The great P.G. Wodehouse said it best.


“Too often when a publisher entertains an author at the midday meal a rather sombre note tinges the table talk. The host is apt to sigh a good deal and to choose as the theme of his remarks, the hardness of the times, the stagnant condition of the book trade and the growing price of pulp paper. And when his guest tries to cheer him up by suggesting that these disadvantages may be offset by a spirited policy of publicity, he sighs again and says that eulogies of an author’s work displayed in the press at the publisher’s expense are of little or no value, the only advertising that counts being – how shall he put it –well, what he might perhaps describe as word-of-mouth advertising. “


Thus wrote the great man in ‘Uncle Dynamite’ and in homage to the great man and his insights I’ll mention the book is available here


You see, as far as I can tell, old PG was right. Do I buy books because they’re mentioned in adverts? Do you? I know that I buy them because they are recommended by friends whose tastes I trust, or because I know and like the author and their work. In a shop I’ll pick the book up and flick through it before making a decision, but buying on-line or e-books, that isn’t an option.

So I’ve been all over the web like an undignified medical condition, I’ve seen my photo so often I’ve developed a dislike for it, hence the title of this blog.


Fortunately I’ve been able to keep a sense of proportion. Whilst all this has been going on we’ve had builders in. We had a chimney fire on New Year’s Eve and this meant we had to get a new liner put down a five hundred year old Chimney.

This involved scaffolding and that went up the day before we had the extreme gales. Say this for the gentlemen at Speedier Scaffolding, it never budged.

Then we’ve been lambing and what-have-you, and when the weather’s been fine I’ve been busy trying to get some hedging finished before spring and the new growth comes.

But I was talking to one lady who was really full of the spring lambs in her area. She told me that the farmer next to her was so progressive and advanced that all his lambs wore little plastic jackets.

I told her that that was nothing. Tom makes sure that all his have a fleece!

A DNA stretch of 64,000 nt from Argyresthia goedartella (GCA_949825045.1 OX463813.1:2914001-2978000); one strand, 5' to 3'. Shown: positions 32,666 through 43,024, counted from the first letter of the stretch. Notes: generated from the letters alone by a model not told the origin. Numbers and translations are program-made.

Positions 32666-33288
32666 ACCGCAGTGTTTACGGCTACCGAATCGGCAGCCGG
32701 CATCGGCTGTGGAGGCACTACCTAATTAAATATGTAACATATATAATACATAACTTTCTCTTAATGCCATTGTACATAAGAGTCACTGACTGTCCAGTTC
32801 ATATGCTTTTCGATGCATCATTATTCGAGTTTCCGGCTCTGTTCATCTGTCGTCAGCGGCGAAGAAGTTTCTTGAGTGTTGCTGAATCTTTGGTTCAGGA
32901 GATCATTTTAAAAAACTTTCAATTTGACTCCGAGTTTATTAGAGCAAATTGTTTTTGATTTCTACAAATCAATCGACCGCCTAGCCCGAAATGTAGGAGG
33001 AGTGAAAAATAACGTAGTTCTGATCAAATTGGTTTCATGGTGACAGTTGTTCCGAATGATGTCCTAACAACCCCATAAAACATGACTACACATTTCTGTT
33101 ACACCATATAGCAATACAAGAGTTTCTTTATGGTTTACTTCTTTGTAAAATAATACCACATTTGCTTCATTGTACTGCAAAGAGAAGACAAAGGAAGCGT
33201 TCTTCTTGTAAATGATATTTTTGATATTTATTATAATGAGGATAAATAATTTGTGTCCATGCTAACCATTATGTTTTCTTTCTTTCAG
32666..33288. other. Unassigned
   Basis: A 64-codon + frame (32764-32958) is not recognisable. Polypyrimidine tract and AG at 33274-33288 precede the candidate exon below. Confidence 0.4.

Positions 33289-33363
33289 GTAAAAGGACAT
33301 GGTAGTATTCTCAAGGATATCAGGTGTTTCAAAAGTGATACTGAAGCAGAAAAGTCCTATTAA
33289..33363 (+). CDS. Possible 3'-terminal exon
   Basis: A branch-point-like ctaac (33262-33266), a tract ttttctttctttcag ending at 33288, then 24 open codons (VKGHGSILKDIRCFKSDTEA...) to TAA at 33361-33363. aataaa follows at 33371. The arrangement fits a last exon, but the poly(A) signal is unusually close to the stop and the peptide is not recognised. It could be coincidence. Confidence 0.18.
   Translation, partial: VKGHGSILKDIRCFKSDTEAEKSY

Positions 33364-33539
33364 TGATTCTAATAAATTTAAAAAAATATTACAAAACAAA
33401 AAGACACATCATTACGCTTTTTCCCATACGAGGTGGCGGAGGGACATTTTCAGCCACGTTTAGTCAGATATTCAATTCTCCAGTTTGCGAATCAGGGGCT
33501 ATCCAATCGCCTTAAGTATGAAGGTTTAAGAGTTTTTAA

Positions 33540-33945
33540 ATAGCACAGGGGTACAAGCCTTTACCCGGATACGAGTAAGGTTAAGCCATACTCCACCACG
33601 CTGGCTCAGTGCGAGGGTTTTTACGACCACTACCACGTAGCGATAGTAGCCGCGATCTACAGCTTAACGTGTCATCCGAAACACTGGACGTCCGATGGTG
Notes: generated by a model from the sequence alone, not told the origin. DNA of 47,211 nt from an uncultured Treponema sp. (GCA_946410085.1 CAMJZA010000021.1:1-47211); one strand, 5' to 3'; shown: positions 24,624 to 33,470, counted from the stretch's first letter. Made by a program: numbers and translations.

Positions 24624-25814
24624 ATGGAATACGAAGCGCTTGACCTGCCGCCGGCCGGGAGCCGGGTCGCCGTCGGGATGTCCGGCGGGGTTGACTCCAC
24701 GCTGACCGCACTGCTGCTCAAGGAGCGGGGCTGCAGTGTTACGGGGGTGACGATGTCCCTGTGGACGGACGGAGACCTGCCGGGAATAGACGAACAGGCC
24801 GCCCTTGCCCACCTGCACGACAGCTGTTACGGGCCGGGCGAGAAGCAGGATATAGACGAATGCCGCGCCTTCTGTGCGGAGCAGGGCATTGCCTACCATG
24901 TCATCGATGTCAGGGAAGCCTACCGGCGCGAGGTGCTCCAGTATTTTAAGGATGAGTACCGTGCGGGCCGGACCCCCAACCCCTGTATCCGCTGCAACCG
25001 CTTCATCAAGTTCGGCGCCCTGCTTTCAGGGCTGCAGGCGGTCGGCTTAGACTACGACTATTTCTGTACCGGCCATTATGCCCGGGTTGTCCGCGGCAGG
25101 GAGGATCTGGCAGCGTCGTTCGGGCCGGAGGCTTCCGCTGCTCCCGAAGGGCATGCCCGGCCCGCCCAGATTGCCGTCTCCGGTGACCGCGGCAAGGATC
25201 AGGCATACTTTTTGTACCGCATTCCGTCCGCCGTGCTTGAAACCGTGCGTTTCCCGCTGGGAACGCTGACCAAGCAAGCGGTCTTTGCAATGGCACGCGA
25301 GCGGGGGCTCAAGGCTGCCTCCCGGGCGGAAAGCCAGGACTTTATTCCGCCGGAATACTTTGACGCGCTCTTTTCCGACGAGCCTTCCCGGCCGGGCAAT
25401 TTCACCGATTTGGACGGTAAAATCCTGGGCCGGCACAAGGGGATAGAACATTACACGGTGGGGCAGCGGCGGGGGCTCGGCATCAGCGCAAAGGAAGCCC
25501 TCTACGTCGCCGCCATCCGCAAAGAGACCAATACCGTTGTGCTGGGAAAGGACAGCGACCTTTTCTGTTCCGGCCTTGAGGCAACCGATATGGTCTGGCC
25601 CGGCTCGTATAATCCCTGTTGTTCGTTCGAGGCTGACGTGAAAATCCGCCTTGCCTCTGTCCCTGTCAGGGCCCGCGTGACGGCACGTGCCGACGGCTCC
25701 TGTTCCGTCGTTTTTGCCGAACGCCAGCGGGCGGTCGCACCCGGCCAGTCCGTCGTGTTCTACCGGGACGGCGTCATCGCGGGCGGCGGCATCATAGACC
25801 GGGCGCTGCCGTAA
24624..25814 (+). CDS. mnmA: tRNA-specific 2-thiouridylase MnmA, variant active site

French without tears?

“Into the face of the young man who sat on the terrace of the Hotel Magnifique at Cannes there had crept a look of furtive shame, the shifty, hangdog look which announces that an Englishman is about to speak French.”


Once again I borrow the words of PG Wodehouse, a fine writer who managed to be humorous and insightful at the same time.

I shall draw a veil over my own language skills, sufficient to note that the school system taught me French from the age of seven to the age of sixteen, and frankly, it didn’t stick. My late mother always said that it was because I couldn’t see the point of it so didn’t bother. She may have been right in this. She also taught me to read before I went to school and then wondered if she’d done the right thing as I seemed to have the attitude that once I could read, what else did I need to learn?

But I did learn. I got a decent old fashioned education that would have qualified me for a proper job. One with a salary, a pension, holidays and even time off, but somehow I never went down that road. I’ve farmed all my life, even now I genuinely enjoy hedging which combines the outdoors (admittedly in winter when it’s cold and wet) with a sort of four dimensional Tetris as you try and work out not only how the next tree will lay in, but how it’ll grow and fill out.

Perhaps because of my decent old fashioned education, in spite of everything that modern media and technology can offer, it’s been reading that has always been my preferred way of relaxing. At school, aged eleven, we even had a time at the end of lessons where, if you’d finished the work set, you were allowed to read. I remember sitting there, head propped in hands with my fingers over my ears, totally engrossed in the book.

I remember one occasion when suddenly this hand appeared, as someone blocked the page where I was reading. This had happened before, people used to think it was an amusing trick, but this time I reacted instinctively. I brought one of my hands down, hard, and slapped the offending hand in front of me.

I suppose I ought to have studied it for longer; had I done so it would probably have occurred to me that it was larger than my hand, and certainly larger than the hand of any other eleven year old I’d met. This only occurred to me after I’d made forceful contact and so I looked up, to see the headmaster looking down at me. Yes, I’d just slapped his hand and not softly.

Back then head teachers were just teachers who also did other stuff, not administrators tied to the office. I think he was just pleased to see a pupil who enjoyed reading, because he just smiled at me, called a giggling class to order and we went on with the next part of the lesson.

And now I’m not just reading; I’m writing stuff as well. I’ve got five fantasy books out there. They’re E-books and I confess I’m proud of them. But today, on the 1st March 2014, I actually have a book coming out in paperback with a proper publisher. Yes, Safkhet are publishing ‘Justice 4.1’ (Tsarina Sector).


The kindle edition is here


I’m writing this before it happens, so I can post it tomorrow morning and jolt everybody into going out there and buying it.

It is a strange feeling, the feeling that the world, for me, will change slightly. For billions of other people (probably everybody else actually) it’ll just be another Saturday. But for me it’s one of those milestones in life. Not one of the big ones like births, deaths, marriages, but significant in its own way.

But one thing that amuses me, after all these years, in spite of my utter inability to communicate meaningfully in French, Justice 4.1 is out there, on Amazon.Fr


French without tears indeed.